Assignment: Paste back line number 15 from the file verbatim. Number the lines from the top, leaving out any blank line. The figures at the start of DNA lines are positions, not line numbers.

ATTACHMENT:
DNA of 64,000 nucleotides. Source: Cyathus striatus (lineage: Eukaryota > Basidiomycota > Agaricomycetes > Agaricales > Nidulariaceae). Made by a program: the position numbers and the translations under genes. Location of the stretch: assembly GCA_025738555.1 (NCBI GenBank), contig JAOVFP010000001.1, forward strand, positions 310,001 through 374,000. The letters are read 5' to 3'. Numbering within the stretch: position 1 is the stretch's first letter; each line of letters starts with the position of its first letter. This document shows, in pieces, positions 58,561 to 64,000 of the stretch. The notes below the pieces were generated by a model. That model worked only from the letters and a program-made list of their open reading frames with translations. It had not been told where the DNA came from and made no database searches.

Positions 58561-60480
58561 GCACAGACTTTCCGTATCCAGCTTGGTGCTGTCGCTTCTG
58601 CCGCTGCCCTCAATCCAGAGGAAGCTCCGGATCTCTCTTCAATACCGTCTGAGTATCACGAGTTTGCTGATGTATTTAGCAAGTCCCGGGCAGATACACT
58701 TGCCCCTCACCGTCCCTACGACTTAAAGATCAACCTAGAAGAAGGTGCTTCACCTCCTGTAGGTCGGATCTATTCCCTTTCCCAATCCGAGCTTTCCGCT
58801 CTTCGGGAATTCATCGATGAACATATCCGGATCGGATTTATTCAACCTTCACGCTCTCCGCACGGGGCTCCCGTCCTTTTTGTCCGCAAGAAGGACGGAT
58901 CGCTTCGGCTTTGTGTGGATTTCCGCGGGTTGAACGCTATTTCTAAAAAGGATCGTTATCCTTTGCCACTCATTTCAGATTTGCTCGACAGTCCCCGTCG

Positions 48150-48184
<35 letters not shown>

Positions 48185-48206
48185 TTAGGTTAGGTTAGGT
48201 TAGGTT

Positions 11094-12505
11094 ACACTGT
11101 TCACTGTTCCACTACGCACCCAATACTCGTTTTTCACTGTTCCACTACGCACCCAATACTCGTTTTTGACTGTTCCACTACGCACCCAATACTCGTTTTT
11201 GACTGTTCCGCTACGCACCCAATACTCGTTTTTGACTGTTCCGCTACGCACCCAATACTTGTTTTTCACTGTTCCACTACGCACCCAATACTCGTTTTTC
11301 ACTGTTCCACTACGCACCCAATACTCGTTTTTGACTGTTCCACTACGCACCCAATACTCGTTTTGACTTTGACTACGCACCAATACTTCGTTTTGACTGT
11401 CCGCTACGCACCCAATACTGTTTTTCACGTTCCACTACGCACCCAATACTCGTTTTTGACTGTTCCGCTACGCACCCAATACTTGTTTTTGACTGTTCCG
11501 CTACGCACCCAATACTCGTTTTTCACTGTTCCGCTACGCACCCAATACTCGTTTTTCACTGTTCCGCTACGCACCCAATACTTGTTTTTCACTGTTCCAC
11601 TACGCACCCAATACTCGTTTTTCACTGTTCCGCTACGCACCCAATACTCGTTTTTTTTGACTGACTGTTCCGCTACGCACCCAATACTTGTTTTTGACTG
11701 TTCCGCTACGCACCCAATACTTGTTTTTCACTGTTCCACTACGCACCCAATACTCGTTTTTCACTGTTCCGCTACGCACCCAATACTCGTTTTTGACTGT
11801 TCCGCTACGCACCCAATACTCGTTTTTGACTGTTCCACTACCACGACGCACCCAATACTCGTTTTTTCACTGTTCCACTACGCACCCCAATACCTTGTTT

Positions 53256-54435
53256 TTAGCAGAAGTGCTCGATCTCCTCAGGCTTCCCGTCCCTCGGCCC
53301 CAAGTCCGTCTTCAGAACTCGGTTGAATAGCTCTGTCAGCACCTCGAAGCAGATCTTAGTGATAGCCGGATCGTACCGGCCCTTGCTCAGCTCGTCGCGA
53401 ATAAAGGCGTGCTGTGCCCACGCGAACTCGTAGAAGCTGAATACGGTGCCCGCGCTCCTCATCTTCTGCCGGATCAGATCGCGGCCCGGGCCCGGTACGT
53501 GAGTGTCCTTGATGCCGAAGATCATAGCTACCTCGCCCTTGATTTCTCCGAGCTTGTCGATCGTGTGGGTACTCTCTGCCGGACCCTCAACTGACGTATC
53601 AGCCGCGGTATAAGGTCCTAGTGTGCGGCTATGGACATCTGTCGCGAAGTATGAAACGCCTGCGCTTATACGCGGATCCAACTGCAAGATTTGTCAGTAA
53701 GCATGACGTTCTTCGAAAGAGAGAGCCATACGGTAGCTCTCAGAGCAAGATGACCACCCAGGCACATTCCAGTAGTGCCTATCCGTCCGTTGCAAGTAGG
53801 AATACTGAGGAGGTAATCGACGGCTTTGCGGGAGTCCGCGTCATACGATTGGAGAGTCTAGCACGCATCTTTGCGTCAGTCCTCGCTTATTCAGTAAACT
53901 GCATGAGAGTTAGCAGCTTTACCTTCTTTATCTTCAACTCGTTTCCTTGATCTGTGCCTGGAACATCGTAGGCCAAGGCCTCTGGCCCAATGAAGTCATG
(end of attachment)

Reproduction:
11101 TCACTGTTCCACTACGCACCCAATACTCGTTTTTCACTGTTCCACTACGCACCCAATACTCGTTTTTGACTGTTCCACTACGCACCCAATACTCGTTTTT